I am writing in regards to Aurora ordinance 14-75.  We are now 15 years after the original ban was put in place through ordinance in 2005. Now, 15 years later, it should be removed through ordinance the same way it was established.

If the duty of the council is to protect the safety of its citizens in this respect, then failing to remove the ordinance will be failing to protect the citizens of this city. In 15 years, the council-passed ordinance has not prevented the breeds referred to as “pit bull” from being in the city. We all see them everywhere. The law is selectively enforced, and because of this ordinance, citizens can not insure their dogs for liability, get training for “pit bulls” within the city limits, get veterinary assistance for them in city limits, or get socialization. If a veterinarian, trainer, or dog walker provides service to these dogs in exchange for money, they too are then may be breaking the law. 

Training, socialization, and veterinary care are how to prevent attacks. The number one predictor for aggressive behavior in canines is whether they are unspayed/unneutered males, which account for three out of every four attacks in this country. 15 years is enough time to see that there are more challenges with the implementation of the ordinance and questions that are still unresolved today. The ordinance costs the City of Aurora money.  Licensing and registration  Could generate revenue while encouraging responsible ownership and allowing for personal liability insurance on these breeds so the city wouldn’t incur additional costs through litigation.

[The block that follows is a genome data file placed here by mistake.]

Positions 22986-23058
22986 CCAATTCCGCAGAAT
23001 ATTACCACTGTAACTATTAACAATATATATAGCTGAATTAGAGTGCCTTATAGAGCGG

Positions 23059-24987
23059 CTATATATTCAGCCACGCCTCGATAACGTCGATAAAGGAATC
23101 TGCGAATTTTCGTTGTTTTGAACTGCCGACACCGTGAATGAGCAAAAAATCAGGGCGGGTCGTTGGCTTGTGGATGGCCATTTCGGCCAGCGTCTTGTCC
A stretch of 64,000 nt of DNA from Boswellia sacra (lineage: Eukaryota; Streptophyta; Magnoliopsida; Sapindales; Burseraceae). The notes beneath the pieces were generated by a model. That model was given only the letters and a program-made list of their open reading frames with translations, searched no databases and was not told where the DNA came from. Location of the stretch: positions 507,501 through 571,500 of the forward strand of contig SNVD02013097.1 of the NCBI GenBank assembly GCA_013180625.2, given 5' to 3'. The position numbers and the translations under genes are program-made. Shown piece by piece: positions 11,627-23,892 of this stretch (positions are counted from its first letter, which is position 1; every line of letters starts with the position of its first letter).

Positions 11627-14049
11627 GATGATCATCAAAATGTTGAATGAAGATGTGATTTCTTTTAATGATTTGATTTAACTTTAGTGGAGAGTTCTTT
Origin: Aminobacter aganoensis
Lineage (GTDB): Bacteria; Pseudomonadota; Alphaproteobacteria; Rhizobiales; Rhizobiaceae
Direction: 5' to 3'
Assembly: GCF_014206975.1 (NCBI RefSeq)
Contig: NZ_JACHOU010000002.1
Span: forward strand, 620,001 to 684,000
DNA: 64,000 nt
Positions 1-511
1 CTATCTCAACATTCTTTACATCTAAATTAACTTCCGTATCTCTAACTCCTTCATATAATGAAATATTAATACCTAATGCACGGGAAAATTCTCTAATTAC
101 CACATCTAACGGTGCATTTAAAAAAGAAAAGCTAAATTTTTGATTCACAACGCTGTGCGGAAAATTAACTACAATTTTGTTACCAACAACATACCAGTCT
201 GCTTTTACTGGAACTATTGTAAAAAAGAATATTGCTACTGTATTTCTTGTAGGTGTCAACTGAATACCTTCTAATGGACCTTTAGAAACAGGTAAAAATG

For those three on the council who say this may be better served through ballot, I would respectfully remind that it was not implemented through ballot, it was established through ordinance. When it came up on ballot a few years back over whether to keep it, the question was structured as such that it was doomed to fail. Structure a question with: Shall the people of Aurora adopt an ordinance allowing x back into their city?  Then you can switch that variable out with nearly any issues that pose a complex challenge and it will be rejected. If the electorate knew the reasons for this to happen (insurance, socialization, veterinary care, licensing), it would pass in a landslide, but not before special interest groups engaged in a scorched earth fear campaign where they cherry-pick frightening pictures to distract from the reality of this irresponsible legislation and further damage the already frail reputation of the breeds considered “pit bull”.

The reality is that Breed Specific Legislation has never worked. We have the data from hundreds of cities. None of them show data to support a breed ban working, and 700+ cities and municipalities don’t show negative results from repealing or removing it. It does not prevent attacks, it does not prevent people from having pit bulls. This ban was pit into place by ordinance, not the will of the people. It should be removed in the exact same way now that it has proven to have been ineffective after 15 years.

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